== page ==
If there are gripes, I would comment that some of the developments that raise Kya out of poverty seem easy to come by.  If it was that straightforward to become a published author I would be shouting it from the rooftops of my penthouse suite in the Caribbean.  Kya does also seem to adapt remarkably well (and quickly, it must be said) to the loss of both her mother and brother when they walk out on her. But it all hangs together enough not to completely smash the suspension of disbelief.

As I said at the top, the strengths of the novel are enough to warrant its remarkable rating. I finished it a week or so ago and find myself thinking about it at random moments. Such is its power, and its quiet beauty.

Abandoned

Over the course of my writing life, I can think of very few occasions when I’ve given up on a piece of work and gone on to something else. I’ve seen the mantra repeated in tons of writing advice online – if it’s not working put it down, you can always go back to it later, ete etc. But I’ve never really heeded this advice (or been able to!)

I wouldn’t consider myself a stubborn person at all, but when it comes to fiction, once I start something I’m by damn going to see it through. My current novel (and it will end up a novel, a short one but a novel nenetheless) is proving extremely difficult to get done. I’m not even sure it makes sense anymore to be honest. My output is horrendous (about 6000 words a month, which is scandalous), and most days, I drag myself to the computer with a sense of dread, knock off a torturous 2 or 300 words, realise I’ve dug a few plotholes for myself, and repeat the cycle the next day.

So why not just quit and work on something else? This isn’t enjoyment, it’s tough. And you may be right. I guess I don’t get ideas that often, and the initial idea for this novel I still think is a good one.  It’s got lost in the morass along the way, but a re-write can help to bring out the main themes, so hopefully it’s still buried in there somewhere.  My time, of course. Countless hours have gone into this, and I’m loathe to let them be wasted. I know any writing time is valuable, but if I gave it up, I’d feel terrible about it. And lastly, if I get it done, that’s another one. My 4th novel. It will no doubt gather dust and be read by no-one like the others, but I’ll have a true and real body of work. Me. And I should be proud of that fact.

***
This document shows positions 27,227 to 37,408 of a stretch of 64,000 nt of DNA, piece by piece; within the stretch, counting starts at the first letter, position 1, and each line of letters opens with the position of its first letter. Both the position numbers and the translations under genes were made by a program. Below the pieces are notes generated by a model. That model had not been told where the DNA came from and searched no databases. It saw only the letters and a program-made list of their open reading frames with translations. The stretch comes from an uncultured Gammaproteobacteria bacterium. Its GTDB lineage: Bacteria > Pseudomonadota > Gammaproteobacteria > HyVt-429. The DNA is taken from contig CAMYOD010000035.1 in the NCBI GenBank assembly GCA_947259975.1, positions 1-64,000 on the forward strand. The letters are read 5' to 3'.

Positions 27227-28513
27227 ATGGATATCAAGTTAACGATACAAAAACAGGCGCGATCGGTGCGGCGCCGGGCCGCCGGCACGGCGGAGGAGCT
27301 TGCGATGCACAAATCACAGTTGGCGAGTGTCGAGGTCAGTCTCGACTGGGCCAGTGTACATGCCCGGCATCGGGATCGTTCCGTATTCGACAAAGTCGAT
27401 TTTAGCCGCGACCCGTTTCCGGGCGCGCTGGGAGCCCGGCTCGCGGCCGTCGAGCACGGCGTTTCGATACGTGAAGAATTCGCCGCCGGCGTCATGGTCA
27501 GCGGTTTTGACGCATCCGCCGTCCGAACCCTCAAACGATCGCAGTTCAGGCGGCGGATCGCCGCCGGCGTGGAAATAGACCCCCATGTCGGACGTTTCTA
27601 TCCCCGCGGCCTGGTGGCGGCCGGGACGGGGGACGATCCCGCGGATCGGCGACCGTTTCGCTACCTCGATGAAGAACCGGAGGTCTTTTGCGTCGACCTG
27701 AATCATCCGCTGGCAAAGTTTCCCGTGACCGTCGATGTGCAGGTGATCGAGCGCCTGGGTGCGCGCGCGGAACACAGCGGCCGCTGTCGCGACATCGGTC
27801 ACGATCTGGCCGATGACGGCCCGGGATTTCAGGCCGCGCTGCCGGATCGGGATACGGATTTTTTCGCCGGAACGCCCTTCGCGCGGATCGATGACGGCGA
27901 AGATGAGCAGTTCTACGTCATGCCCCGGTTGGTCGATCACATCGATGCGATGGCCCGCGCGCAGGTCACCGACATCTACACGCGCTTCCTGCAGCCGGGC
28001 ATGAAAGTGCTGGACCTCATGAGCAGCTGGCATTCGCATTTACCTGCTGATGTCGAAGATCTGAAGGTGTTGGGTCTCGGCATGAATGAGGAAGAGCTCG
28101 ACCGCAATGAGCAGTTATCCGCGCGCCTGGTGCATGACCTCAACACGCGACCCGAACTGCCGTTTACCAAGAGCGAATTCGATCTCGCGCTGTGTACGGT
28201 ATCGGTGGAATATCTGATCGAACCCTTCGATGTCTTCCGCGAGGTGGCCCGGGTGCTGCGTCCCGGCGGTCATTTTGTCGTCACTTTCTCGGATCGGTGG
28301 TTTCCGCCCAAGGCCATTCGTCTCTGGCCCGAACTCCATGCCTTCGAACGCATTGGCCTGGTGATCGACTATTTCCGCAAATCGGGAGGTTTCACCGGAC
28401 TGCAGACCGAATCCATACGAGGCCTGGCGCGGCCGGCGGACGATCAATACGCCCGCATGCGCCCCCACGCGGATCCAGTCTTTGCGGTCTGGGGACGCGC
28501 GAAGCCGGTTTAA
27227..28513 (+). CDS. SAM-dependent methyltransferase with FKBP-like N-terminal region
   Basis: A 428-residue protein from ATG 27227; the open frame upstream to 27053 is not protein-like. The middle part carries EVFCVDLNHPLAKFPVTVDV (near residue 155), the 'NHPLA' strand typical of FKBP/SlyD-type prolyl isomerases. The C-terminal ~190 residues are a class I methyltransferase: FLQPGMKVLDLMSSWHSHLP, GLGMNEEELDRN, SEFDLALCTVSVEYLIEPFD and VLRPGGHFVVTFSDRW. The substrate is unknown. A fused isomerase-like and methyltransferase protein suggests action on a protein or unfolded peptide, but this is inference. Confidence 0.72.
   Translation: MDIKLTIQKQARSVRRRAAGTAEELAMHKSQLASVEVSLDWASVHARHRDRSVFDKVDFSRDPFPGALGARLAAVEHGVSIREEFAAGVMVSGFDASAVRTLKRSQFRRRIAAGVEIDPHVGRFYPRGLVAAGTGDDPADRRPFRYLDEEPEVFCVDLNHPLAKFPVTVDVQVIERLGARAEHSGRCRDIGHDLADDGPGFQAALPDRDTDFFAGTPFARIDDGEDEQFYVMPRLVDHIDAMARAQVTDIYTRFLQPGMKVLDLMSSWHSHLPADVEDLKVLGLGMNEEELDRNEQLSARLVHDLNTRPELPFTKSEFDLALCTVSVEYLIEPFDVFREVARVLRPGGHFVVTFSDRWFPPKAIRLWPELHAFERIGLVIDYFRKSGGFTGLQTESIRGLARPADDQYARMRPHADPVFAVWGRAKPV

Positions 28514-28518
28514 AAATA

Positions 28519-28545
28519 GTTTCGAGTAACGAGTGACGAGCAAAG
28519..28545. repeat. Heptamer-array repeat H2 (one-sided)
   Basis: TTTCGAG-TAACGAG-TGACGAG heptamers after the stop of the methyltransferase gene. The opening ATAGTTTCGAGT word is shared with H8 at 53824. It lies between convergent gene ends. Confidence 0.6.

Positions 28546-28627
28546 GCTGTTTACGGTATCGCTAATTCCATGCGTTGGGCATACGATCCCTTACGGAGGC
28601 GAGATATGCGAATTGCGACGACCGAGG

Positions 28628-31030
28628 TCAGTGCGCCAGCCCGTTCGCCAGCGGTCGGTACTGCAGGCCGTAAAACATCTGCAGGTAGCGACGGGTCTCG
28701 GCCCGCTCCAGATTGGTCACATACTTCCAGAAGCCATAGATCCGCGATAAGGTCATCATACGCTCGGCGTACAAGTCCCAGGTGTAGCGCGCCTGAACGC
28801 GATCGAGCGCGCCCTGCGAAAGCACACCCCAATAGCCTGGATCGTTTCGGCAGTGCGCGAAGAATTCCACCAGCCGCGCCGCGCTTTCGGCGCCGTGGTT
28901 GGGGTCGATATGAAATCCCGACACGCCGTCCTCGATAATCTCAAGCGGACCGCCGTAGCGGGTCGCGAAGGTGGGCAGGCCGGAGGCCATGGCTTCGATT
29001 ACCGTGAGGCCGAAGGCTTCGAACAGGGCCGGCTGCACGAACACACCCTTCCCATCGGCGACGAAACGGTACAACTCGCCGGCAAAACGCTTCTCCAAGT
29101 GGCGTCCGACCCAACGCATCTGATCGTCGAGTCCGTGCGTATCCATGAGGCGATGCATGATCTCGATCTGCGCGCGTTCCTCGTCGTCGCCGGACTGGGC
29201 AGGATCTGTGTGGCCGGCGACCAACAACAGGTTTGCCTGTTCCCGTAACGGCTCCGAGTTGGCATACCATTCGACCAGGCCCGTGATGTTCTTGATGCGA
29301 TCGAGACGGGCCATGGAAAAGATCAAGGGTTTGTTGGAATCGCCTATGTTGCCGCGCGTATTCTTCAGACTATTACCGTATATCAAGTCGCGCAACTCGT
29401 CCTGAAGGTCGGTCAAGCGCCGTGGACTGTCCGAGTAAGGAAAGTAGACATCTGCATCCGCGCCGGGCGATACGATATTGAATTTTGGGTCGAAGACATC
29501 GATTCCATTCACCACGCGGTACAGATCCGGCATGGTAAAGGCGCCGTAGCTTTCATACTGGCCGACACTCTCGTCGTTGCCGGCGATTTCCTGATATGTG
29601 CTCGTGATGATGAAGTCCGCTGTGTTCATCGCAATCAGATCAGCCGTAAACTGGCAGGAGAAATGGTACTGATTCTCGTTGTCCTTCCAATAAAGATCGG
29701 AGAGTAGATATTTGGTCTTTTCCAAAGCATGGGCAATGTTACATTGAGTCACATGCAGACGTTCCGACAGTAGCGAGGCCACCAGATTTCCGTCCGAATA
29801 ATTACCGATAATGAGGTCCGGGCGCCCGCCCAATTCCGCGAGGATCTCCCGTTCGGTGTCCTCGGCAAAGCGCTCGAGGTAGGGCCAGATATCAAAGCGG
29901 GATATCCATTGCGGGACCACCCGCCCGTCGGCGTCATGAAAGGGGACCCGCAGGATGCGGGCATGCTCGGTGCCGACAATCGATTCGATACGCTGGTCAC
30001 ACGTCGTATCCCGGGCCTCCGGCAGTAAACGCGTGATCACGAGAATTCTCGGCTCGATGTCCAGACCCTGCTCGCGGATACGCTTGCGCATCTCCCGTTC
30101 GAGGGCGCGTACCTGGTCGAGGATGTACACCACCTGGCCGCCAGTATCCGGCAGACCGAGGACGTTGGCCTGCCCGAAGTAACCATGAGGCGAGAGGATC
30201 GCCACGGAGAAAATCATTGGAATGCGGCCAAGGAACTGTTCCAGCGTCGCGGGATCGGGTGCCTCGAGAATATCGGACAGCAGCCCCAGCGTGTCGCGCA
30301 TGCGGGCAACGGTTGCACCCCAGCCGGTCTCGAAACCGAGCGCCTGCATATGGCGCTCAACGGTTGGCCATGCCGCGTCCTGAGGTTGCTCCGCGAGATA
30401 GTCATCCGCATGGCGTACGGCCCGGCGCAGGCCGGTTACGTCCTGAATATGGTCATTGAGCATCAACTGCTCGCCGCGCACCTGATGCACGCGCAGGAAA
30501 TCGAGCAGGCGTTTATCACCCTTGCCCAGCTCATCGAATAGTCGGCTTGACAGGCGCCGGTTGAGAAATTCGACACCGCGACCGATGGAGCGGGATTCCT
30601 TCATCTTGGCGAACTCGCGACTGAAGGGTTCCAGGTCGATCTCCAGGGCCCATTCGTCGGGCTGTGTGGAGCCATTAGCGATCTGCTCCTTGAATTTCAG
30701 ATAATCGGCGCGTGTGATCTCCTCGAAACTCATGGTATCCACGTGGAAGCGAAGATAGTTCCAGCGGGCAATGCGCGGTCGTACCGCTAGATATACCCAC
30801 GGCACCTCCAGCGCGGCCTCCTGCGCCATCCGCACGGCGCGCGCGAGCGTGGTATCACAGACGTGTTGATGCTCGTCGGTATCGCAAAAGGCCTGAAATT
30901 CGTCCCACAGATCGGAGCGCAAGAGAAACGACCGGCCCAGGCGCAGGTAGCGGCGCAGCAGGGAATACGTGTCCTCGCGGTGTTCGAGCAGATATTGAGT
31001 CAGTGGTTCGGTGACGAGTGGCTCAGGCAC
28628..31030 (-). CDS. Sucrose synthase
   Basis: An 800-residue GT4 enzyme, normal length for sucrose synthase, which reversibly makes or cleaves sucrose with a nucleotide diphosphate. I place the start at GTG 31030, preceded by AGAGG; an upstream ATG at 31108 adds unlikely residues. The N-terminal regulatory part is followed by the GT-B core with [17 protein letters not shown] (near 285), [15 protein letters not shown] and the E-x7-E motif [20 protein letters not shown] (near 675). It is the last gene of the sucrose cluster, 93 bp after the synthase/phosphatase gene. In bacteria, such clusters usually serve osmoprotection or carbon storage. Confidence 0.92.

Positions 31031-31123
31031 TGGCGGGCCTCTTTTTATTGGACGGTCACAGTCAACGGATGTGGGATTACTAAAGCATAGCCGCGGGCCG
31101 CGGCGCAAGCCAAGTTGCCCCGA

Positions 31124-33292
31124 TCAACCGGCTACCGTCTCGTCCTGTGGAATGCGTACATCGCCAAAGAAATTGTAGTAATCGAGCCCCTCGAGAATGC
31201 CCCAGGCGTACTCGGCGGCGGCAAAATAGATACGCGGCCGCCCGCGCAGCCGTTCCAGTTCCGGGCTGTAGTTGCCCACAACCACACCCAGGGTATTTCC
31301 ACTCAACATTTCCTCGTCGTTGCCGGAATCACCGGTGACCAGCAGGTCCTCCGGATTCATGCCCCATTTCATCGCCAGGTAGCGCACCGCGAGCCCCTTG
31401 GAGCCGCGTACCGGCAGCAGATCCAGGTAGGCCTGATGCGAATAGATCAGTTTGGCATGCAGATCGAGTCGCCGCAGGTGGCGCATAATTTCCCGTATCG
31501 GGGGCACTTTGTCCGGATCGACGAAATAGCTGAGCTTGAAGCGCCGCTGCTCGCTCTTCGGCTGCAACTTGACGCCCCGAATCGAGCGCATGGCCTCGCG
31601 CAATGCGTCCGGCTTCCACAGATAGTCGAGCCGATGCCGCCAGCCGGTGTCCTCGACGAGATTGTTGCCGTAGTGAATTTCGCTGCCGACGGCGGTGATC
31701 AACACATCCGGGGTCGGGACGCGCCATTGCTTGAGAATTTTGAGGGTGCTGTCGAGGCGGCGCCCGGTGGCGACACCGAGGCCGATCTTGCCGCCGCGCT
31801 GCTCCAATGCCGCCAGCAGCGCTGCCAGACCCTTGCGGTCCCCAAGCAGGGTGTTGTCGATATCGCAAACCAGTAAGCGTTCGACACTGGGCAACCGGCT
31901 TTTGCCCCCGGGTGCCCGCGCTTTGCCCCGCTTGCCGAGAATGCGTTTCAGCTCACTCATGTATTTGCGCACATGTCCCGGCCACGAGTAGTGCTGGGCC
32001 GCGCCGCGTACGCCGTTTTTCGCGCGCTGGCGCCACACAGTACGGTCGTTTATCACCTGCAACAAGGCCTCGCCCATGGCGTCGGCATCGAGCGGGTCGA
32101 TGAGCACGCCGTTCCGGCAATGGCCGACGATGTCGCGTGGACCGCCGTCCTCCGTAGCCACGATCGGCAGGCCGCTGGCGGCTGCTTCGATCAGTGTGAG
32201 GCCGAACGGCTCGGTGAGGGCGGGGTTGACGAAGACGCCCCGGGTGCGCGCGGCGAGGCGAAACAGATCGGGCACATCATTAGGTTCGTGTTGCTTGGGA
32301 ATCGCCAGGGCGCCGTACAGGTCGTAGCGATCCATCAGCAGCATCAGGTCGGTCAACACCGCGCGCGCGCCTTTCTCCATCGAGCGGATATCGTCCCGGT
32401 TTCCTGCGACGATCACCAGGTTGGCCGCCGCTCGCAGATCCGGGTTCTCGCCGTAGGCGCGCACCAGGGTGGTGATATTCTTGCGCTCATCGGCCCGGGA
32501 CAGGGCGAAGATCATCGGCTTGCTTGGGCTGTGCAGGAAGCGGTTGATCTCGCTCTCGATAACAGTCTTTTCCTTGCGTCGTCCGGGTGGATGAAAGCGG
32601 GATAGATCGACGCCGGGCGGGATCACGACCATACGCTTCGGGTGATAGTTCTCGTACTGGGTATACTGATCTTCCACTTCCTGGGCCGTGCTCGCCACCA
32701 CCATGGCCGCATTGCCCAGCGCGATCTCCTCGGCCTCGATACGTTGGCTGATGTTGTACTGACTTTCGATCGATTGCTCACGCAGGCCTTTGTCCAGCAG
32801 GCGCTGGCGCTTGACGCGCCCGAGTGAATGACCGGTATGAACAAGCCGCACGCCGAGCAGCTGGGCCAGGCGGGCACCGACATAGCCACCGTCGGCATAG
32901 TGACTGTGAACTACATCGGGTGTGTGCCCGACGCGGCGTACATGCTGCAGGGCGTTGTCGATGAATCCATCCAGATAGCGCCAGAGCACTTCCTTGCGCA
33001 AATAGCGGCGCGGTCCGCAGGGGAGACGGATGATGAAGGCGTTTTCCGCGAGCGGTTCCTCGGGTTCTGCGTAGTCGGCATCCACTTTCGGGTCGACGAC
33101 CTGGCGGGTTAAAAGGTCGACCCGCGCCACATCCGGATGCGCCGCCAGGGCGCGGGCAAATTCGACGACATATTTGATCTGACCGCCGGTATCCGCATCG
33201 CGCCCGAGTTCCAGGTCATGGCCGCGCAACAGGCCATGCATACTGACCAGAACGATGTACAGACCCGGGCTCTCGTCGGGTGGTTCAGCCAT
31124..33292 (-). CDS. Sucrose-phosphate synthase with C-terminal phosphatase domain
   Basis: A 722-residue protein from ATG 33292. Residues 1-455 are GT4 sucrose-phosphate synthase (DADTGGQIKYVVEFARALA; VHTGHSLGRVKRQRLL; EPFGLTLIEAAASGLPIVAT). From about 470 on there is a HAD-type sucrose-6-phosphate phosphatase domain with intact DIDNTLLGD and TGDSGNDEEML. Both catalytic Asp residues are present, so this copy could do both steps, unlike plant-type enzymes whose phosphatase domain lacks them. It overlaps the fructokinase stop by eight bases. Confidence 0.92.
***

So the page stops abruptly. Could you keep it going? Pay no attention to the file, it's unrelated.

So on we go.  Given myself a loose target of completion by Christmas. Never going to happen but yeah, I’m carrying on. There’s a little stubborn streak after all.

Nearing the Fifth

So my 40th birthday is fast approaching, and its seen as one of the most momentous of a lifetime.  ‘Life begins at 40’ is a well-worn cliche that crops up every time this milestone is reached, and personally I think it’s a load of crap.  At least I hope it is, otherwise the preceding years have been a bit of a waste of time! But it does offer opportunity to reflect, and I’ve been mulling over my reading and writing life to date, and trying to get a handle on what I think about it all.

I believe that the greatest gift I got from childhood was a love of reading, and as I went through college and university, of literature. Everyone knows someone who says they don’t have time to read, and I’m grateful that I’m not one of them.  When I think of all the thousands of life-changing books that people are missing out on it makes me shudder. I appreciate I probably do have more time as I am single and childless, but there’s always time if you try.  I carry a book with me everywhere I go, and read whenever I have a spare moment. It’s a constant source of pleasure and I get great satisfaction from it.

Say I’ve been reading since the age of 10, that’s 30 years, probably a book a week on average since the age of 15, well, it’s got to be close to 1500 books so far in my lifetime.  Millions and millions of words, and I feel I’ve hardly scratched the surface.  There’s genres I rarely read, great classics to get through, and all the brilliant books that haven’t even been thought up yet.  Hopefully I’m not halfway through my life yet, so I figure I’ve got at least the same amount of books left to read, if I can.  What an amazing thing to look forward to.

On writing, I’ve said before that creating fiction is when I’m at my happiest, and I believe it’s pretty much saved my life on occasion.  It’s where I’m most expressive, more thoughtful, and hopefully dynamic and challenging as well. It’s also one of the few things I’m really proud of, being a novelist. I knew from an early age I wanted to write a novel, and probably made my first naive attempts at around 16. Many get to that stage and give up, through fear or lack of time or real life getting in the way. I did too, to start with. But I didn’t let it beat me.  I forget how old I was when I finally got a novel written.  I think 23 or so. That seems impossible to me now, that I had the drive and focus to do it.  I was such a young man in so many ways.  There’s still aspects of that novel I like, too.